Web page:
Bitcoin is on fire: From a recent low of $3,226 on September 14, prices pushed over the $17,000 level on Thursday, an incredible gain of more than 400% in less than three months.
Data circulating the Twittersphere says the rise from $7,000 to $8,000 took 14 days. The rise from $11,000 to $12,000 took six days. The rise from $12,000 to $13,000 took 17 hours. The rise over $14,000 took just four hours. Over the last 24 hours, things have gone vertical.
But when my wife's hairdresser touts her bitcoin winnings, getting in on the action over Thanksgiving despite not fully understanding what it is, I can't help but think the end (of the beginning) is near, clearing the way for a more mature integration of blockchain technology into the banking system.
Is it a bubble?
The consensus seems to be "Yes, but the technology will last" with parallels to the 2000 tech meltup. Sure, Pets.com isn't around anymore. But Amazon CEO Jeff Bezos is now the world's richest man.
Excitement seems to stem from word institutional investors are on the verge of joining in, with the Chicago Mercantile Exchange and the Chicago Board Options Exchange both reportedly planning to start trading in bitcoin futures later this month.
Yet, I fear a nasty end for many late arrivers. As prices rise and present a growing risk to financial system stability—potentially catching unsophisticated investors in the whirlwind—officials are growing nervous.
South Korea's Prime Minister fears "serious pathological phenomena," while the United Kingdom plans a crackdown by forcing users to disclose their identities. Russia and China have already leaned against the trend. And in the US, the IRS won a case against Coinbase—a popular crypto exchange—to disclose user information amid a wide gap between the number of bitcoin traders and the number reporting gains for tax purposes.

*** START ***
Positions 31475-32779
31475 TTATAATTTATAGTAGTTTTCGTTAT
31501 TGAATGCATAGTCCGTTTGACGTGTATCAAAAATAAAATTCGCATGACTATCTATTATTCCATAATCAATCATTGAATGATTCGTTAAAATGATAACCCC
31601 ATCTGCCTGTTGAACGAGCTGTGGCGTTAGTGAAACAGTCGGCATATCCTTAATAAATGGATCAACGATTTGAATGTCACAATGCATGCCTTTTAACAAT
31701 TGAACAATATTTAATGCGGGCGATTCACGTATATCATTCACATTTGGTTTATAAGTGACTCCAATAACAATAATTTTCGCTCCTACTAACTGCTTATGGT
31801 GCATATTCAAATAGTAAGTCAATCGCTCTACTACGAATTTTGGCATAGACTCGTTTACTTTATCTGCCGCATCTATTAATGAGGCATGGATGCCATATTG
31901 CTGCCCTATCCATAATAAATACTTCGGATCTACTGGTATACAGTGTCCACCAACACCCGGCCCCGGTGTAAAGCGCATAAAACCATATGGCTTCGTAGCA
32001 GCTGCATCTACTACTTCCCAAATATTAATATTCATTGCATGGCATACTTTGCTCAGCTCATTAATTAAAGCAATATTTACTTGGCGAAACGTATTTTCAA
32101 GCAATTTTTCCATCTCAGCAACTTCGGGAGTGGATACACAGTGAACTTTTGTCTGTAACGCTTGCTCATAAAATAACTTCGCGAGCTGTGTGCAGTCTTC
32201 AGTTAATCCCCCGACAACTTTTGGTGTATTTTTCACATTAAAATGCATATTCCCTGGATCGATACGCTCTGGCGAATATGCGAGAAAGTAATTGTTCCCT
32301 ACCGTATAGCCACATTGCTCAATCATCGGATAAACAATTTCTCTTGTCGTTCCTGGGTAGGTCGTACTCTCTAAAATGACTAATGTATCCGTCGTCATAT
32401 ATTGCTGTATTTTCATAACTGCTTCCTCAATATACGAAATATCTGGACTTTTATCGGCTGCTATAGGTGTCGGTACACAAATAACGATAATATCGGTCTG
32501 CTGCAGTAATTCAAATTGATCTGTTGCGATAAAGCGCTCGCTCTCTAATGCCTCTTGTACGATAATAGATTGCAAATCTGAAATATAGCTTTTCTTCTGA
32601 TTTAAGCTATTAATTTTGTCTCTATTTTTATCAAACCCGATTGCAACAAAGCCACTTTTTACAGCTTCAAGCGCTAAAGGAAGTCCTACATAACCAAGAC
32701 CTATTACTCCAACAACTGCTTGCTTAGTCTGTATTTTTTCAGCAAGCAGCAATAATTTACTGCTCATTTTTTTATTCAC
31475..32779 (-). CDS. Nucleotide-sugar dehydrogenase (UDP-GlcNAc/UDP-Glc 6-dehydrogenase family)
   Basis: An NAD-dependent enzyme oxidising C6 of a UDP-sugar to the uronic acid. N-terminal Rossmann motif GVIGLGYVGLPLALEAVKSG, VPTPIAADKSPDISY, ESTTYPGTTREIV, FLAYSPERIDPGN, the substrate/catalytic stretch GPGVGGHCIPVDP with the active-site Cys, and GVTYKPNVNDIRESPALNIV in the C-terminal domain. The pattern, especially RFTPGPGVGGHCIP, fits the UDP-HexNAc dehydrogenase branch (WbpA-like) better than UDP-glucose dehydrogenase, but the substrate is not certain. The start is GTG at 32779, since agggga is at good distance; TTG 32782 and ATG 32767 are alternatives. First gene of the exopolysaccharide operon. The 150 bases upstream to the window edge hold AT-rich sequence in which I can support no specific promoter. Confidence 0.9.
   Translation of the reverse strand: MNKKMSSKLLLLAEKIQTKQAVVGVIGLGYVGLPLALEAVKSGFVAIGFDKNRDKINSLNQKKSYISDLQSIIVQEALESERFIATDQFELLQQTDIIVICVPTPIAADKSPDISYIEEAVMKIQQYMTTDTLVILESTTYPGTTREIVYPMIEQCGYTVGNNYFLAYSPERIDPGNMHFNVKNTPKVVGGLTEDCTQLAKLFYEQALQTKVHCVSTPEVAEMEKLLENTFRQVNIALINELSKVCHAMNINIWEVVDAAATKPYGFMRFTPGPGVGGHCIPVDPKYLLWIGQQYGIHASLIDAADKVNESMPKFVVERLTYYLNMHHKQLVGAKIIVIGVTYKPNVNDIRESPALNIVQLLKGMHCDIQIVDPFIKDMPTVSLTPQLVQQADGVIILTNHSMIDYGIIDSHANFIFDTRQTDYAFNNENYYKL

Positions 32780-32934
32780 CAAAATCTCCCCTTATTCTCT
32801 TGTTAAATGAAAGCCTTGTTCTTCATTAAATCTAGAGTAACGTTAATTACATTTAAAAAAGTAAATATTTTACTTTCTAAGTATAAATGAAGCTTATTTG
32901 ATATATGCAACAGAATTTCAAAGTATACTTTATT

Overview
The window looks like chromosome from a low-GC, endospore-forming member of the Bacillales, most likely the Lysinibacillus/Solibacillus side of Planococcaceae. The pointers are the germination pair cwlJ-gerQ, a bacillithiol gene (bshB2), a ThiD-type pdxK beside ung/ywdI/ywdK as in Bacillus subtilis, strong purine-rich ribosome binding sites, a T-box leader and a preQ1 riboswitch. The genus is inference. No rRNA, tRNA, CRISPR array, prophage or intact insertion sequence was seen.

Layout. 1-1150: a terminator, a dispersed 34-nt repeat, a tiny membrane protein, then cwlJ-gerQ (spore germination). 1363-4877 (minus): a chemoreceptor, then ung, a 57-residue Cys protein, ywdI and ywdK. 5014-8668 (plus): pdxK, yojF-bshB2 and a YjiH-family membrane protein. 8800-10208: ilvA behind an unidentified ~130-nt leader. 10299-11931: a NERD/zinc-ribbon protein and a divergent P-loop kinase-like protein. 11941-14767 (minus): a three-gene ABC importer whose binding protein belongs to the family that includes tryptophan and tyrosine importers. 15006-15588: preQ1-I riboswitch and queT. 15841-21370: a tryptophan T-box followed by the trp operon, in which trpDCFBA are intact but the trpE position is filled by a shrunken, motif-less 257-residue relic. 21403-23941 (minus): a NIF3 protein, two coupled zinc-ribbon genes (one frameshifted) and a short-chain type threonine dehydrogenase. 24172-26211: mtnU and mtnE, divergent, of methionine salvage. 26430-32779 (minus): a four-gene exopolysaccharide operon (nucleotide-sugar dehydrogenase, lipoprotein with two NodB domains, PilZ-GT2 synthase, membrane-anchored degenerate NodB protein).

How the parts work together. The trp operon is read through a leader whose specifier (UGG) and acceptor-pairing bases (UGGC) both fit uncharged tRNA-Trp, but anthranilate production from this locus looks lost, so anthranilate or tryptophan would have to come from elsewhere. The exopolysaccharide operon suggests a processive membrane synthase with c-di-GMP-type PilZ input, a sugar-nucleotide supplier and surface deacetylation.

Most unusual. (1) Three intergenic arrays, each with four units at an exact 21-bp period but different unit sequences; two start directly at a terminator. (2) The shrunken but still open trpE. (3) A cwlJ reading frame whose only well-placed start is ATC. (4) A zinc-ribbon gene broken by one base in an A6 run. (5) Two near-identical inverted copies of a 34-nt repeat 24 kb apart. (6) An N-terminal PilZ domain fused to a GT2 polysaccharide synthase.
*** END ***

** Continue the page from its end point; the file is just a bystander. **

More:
Wall Street banks are concerned bitcoin futures could undermine the stability of exchanges they have counterparty exposure to. And some retailers are balking, with computer game platform Steam no longer accepting bitcoin as payment.
What will pop the bubble?
The specter of fraud remains, and there's no legal recourse because of the anonymous, decentralized nature of the beast. The irony: "It's not a bug, it's a feature" that bitcoin is so easily swiped by hackers, whether it's Mt. Gox or the $31 million hack of the Tether Treasury in November or Wednesday's $62 million hack of NiceHash.
Could these vulnerabilities—to cyber-theft and a regulatory crackdown—be what ultimately pops this bubble?
Moreover, there are issues with bitcoin's "application layer" making it unsuitable for small transactions because of processing delays; a far cry from the speedy response of existing card processors like Visa.
This is the reason behind the "hard fork" with Bitcoin Cash, the rise of alternatives like Ethereum, and ongoing efforts to make bitcoin a more efficient means of wealth transfer, which, after all, was its original intended purpose—not as a speculative power-hungry asset. Web 2.0 titans like PayPal and Square are also making a strong case for easy digital transfers and remittances from within the traditional financial system.
The competition is heating up, with the rise of Apple Pay's messaging functionality and services like Venmo moving "cash" into the digital age. Plus, since these are backed by the dollar (which is legal tender), there are no tax implications. Every bitcoin transaction, on the other hand, carries a taxable gain or loss.
The bulls have a strong case...
...mainly, that bitcoin has built-in scarcity with the supply never able to exceed the predetermined cap of 21 million, with mining difficulty scaling as needed to keep the creation of new coins constant through time—the antithesis of this era of aggressive fiat-based cheap money stimulus. Tax avoidance has also played a role, for better or worse, as has the ability to skirt oversight for less-than-legal activities. And it has first-mover advantage in the cryptocurrency space, lending liquidity and marketing benefits other coins don't enjoy.
According to Michael Oliver of Momentum Structural Analysis, while this clearly is a "bubble that will pop at some point, flushing out the speculators" there are parallels with the rise of the internet, which allowed information to cross borders without regard to governments.
Eventually, regulators moved in. For example, China's internet usage is now closely controlled. And the debate over "net neutrality" is raging here in the US. Oliver expects similar action by central banks threatened by the rise of cryptocurrencies. Prices will tumble. Paper fortunes will be lost.
In the aftermath, the cryptocurrency market "will dust itself off and proceed in a more mature manner," as happened in the wake of the dot-com blow up. The focus will shift away from using bitcoin to get rich overnight and instead using the technology as a less frictional, more secure means of exchanging wealth around the world that doesn't rely on governments for trust.